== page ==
Mairidh Gaol is Ceol

(Love and Mu­sic are eter­nal)

The Oban Times - - Leisure -

ONE hun­dred years ago this week, the Bat­tle of the Somme was in its hor­rific early stages. The be­gin­ning of The Great War launched the world into an un­prece­dented erup­tion of bru­tal­ity and sav­age vi­o­lence on a scale that leaves shock waves to this day.

The Bat­tle of the Somme epit­o­mised the hor­ror of trench war­fare and the long drawn out months of hell that was in cruel con­trast to the swift glo­ri­ous ad­ven­ture to vic­tory that so many of the men had been promised and be­lieved they were em­bark­ing on in 1914.

Last week­end, as many coun­tries paid re­spect and trib­ute to the fallen, the vast amount of deeply beau­ti­ful and poignant mu­sic and po­etry gen­er­ated by this mo­men­tous hu­man tragedy came to mind.

The works of Wil­fred Owen, Siegried Sas­soon, Isaac Rosen­berg and many oth­ers are known to the world and por­tray, from the per­spec­tive of those who were there, the fu­tile slaugh­ter and de­spair of the Somme. From the High­lands and Is­lands, too, were many mu­si­cians and bards who com­posed tunes and songs that are per­formed and recorded widely to this day.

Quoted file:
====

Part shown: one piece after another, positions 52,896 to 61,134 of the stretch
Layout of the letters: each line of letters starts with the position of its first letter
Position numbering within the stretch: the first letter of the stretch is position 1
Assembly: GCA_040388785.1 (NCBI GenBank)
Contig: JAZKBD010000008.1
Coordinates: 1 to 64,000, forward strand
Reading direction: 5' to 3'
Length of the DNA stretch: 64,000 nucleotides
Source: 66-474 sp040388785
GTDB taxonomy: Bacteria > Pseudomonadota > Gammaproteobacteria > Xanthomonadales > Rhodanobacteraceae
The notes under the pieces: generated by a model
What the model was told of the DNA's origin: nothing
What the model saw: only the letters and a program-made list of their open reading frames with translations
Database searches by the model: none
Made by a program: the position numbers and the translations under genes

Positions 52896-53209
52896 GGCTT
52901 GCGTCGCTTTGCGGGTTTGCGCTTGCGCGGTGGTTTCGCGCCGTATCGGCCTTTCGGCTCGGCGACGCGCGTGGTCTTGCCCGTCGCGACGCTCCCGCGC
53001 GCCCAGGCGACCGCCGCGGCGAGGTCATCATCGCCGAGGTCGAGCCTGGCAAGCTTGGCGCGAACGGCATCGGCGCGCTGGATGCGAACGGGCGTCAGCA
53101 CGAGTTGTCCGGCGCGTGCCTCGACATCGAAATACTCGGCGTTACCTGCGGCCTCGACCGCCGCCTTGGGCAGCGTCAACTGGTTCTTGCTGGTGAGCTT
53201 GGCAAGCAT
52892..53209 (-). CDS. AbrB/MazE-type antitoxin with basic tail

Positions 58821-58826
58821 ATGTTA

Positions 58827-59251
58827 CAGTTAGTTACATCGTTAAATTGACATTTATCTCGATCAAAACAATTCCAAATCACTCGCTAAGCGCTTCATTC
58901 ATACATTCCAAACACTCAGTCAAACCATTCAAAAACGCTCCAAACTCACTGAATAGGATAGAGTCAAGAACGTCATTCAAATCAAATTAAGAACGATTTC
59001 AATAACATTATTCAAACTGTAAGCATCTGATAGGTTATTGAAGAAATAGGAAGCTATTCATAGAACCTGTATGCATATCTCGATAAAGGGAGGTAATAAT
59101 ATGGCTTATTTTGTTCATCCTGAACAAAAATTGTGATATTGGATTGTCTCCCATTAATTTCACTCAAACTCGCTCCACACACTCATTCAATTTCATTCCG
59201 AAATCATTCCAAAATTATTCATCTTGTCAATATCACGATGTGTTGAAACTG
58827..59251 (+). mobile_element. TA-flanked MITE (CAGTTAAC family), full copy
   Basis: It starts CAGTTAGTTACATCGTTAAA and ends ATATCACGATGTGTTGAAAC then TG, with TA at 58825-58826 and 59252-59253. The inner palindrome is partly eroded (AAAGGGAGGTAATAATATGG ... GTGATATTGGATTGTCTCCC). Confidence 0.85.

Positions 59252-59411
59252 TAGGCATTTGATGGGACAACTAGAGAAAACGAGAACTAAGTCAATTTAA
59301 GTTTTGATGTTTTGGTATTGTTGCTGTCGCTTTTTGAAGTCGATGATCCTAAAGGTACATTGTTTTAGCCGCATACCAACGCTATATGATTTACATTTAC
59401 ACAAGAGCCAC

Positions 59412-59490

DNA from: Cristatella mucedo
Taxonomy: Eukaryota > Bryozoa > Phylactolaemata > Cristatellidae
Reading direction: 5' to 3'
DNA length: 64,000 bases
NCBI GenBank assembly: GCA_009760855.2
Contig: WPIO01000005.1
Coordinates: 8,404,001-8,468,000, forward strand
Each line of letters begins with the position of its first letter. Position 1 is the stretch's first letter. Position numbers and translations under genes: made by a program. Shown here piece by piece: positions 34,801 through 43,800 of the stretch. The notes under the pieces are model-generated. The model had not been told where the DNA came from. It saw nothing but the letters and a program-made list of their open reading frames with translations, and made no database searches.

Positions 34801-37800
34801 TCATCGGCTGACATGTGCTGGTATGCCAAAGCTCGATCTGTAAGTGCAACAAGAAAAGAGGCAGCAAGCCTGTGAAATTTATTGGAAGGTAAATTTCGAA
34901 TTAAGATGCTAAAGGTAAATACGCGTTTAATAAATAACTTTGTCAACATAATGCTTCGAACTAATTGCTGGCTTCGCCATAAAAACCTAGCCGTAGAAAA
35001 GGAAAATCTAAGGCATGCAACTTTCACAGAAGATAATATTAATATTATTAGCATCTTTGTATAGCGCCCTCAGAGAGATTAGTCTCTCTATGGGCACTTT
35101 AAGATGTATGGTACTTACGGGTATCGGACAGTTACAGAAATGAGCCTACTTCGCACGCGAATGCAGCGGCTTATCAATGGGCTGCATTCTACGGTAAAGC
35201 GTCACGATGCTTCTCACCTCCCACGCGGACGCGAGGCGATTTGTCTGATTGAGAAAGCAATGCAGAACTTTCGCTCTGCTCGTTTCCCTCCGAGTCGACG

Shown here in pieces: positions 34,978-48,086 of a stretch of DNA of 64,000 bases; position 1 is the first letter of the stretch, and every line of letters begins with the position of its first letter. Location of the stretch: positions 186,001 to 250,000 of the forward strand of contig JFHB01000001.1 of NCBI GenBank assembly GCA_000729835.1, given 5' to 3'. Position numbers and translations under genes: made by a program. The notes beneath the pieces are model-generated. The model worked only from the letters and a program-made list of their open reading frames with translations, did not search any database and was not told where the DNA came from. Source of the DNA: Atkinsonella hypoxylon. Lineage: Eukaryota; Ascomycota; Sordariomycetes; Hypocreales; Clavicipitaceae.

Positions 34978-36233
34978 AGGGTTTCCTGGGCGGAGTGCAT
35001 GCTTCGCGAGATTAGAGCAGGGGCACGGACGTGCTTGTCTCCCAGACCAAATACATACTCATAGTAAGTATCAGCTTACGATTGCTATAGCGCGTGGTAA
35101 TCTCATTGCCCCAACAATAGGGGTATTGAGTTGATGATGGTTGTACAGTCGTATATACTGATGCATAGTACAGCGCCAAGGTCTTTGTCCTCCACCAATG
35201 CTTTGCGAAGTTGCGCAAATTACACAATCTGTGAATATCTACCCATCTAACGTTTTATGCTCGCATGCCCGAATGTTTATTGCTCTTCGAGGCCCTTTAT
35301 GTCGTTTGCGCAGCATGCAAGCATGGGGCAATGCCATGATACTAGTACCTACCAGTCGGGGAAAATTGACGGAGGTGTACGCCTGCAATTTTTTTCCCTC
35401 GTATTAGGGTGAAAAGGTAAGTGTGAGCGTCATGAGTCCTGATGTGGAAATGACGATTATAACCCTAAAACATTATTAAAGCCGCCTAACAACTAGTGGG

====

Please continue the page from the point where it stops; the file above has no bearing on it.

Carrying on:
Th­ese works of artis­tic beauty from the depths and squalor of the trenches give a last­ing me­mo­rial to the brave men who sac­ri­ficed their lives for what they be­lieved was a no­ble cause.

As mu­si­cians, we play many of the tunes com­posed from this time and it is easy to for­get their ori­gins. It is fit­ting to re­flect on what th­ese com­posers went through, as il­lus­trated in the short Poem be­low com­posed by my mother, Flora MacPhail.

The lines ref­er­ence three well known pipe tunes – The Bat­tle of the Somme, ( by Wil­lie Lawrie of Bal­lachullish), The Ru­ins of Ar­ras and The Tak­ing of Beau­mont Hamel ( Both by John MacLel­lan of Dunoon), and the fa­mous song An Eala Bhàn The White Swan ( By Don­ald MacDon­ald of North Uist – Dòmh­nall Ruadh Chorùna).

It is not in the re­mit of this col­umn to com­ment on the flaws of hu­man­ity that lead to such trag­i­cally re­peat­ing chap­ters in our his­tory, or on the po­lit­i­cal and mil­i­tary fol­lies that were so ap­par­ent be­fore and dur­ing The Great War. The men who died did so bravely, self­lessly and with hon­our. For that, we will con­tinue to hon­our them and we will re­mem­ber them.

The po­ets and mu­si­cians of the First World War are long passed away but in their mu­sic and words, they live on.

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